wed 12/08/2020

After Life series 2, Netflix review - Ricky Gervais's study of bereavement continues | reviews, news & interviews

After Life series 2, Netflix review - Ricky Gervais's study of bereavement continues

After Life series 2, Netflix review - Ricky Gervais's study of bereavement continues

Second series opens slowly

Ricky Gervais and his co-star Brandy

It's interesting to note that this Netflix series – the second of Ricky Gervais's study of bereavement, which he writes, directs and stars in – is broadcast during lockdown. We've quickly become used to a different pace of life – slower, less rooted in strict timeframes of work or family routines – so we should, in theory, be able to ease ourselves into the slowness. But there's slow, and there's “nothing much happening here, mate”.

The first season of After Life, in which Gervais plays Tony, a journalist on a free local newspaper in the fictional town of Tambury, who lost his wife, Lisa (Kerry Godliman), to cancer, was in many ways a rounded tale with a beginning, middle and end. In the final episode Tony started to at least try to live again after feeling suicidal and was even making tentative moves to start dating again (as Lisa, in her messages recorded from her hospital bed, had instructed him to do). There's a danger in the second series of going over the same ground, slowly.

The opener started briskly enough with a nicely efficient update on where everyone is now, in a wordless montage of their morning routines; his brother-in-law and boss Matt (Tom Basden) is sleeping on his office floor as he's still having problems with his wife; annoying colleague Kath (Diane Morgan) is therefore on a mission to date him; photographer Lenny (Tony Way), is happily in a relationship; and we saw a glimpse of young trainee Sandy's (Mandeep Dillon) exacting home life.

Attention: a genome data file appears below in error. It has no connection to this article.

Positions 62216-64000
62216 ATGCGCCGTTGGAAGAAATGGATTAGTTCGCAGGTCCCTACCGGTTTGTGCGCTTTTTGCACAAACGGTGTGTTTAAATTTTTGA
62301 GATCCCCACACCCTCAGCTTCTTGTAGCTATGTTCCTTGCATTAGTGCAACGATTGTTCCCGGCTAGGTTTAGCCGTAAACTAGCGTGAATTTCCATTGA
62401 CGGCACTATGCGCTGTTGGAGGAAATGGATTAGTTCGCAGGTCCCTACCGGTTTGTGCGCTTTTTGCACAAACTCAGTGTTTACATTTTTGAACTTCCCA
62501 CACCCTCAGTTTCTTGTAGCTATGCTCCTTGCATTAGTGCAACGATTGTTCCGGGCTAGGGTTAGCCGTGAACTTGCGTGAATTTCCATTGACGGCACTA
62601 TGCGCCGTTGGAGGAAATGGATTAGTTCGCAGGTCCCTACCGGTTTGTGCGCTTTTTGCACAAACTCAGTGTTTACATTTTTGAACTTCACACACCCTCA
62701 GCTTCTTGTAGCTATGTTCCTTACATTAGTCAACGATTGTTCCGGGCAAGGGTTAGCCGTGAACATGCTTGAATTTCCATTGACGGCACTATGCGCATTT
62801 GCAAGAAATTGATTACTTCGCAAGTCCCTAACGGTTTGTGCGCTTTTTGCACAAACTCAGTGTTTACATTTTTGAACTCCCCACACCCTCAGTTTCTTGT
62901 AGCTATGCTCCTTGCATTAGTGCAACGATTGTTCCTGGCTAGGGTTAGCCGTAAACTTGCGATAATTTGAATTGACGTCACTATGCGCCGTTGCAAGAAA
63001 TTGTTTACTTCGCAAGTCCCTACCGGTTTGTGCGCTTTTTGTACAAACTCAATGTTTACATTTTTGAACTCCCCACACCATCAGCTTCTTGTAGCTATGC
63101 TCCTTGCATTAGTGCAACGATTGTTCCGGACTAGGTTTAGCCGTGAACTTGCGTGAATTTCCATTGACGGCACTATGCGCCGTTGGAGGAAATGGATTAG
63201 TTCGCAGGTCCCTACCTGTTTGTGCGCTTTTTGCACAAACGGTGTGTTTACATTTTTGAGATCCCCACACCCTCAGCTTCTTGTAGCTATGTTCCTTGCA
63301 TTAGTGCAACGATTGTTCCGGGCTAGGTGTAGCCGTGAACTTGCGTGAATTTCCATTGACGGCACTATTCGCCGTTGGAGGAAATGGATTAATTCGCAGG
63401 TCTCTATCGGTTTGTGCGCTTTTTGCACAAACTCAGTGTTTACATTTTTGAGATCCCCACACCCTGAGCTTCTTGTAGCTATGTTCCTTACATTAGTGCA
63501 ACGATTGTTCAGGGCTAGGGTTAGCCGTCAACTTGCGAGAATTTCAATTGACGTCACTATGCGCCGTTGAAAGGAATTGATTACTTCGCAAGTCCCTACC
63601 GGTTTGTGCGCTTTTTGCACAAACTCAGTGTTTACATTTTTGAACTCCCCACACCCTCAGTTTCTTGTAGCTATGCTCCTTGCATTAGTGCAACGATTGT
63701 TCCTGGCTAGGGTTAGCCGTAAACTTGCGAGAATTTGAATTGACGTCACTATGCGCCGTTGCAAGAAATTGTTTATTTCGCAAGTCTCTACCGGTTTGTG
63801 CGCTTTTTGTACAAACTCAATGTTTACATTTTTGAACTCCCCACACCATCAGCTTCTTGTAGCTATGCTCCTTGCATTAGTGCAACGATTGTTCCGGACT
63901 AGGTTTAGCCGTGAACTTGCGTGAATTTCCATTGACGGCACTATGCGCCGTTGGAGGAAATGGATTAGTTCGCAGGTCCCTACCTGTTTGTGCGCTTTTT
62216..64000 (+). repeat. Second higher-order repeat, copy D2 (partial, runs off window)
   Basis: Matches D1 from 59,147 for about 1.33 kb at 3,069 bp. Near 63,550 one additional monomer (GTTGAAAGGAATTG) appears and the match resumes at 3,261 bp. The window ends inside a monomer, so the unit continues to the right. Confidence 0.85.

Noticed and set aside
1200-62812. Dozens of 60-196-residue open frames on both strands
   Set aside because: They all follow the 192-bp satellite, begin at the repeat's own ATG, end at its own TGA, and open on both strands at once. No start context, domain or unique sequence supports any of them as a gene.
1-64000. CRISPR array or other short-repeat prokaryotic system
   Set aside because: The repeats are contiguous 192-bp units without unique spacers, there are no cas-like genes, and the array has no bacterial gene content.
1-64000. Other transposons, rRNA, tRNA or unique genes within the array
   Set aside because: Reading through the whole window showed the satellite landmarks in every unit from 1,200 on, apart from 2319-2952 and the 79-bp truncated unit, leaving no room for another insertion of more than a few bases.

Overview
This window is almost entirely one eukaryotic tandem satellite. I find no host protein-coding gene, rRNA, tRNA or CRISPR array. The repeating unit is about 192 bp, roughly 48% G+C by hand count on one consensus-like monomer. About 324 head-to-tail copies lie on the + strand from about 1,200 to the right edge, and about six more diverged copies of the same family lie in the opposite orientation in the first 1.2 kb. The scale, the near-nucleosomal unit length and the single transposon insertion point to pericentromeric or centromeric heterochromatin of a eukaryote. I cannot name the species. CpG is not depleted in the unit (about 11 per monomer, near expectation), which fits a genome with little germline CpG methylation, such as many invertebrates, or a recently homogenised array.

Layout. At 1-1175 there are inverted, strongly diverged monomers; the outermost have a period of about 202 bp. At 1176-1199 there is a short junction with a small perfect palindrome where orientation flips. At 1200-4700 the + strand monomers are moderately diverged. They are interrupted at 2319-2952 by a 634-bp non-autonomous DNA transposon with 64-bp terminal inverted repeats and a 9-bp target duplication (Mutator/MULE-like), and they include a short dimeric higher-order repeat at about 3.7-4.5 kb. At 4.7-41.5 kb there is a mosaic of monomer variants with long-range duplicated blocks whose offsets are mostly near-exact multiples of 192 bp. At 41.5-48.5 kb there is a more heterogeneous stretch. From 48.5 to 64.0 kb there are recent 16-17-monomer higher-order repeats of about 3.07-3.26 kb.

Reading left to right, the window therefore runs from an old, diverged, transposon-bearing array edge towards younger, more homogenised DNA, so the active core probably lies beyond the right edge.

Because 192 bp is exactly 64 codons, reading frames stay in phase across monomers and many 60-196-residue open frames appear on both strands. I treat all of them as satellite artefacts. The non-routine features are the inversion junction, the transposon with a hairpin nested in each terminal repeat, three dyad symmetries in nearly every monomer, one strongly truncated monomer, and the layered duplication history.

Series one ended hopefully when Tony asked out nurse Emma (Ashley Jensen, brilliant as ever), who works at the home where his father lives. In the second-series opener, it's clear that things didn’t work out as Tony feels that it's like cheating on Lisa. So, again, we find we're rooting for Tony and Emma to find a path to true love and a route into that sunset. Is that a lazy writer, or a truthful reflection of life, that we keep repeating mistakes until we realise we are making them?

As ever with Gervais's work, there are gems among the caustic view of humanity. Last night Tony interviewed a 100-year-old local resident; the character wasn't believable for one moment, but it was good to see Annette Crosbie giving it some welly as the cantankerous old bird, liberally using the word “cunt”. And while his shtick is to fashion a drama around some beautifully crafted lines rather than create a logical narrative arc, those lines always make viewing worthwhile. “I'm gonna be more Zen about it,” misanthropic Tony says of dealing with irritating people. “I'm not going to let cunts wind me up.”

In the first series Gervais captured – beautifully, poignantly, honestly – the reality of bereavement. I'm interested to see how he tops that in the rest of series two.

As ever with Gervais's work, there are gems among the caustic view of humanity

rating

Editor Rating: 
3
Average: 3 (1 vote)

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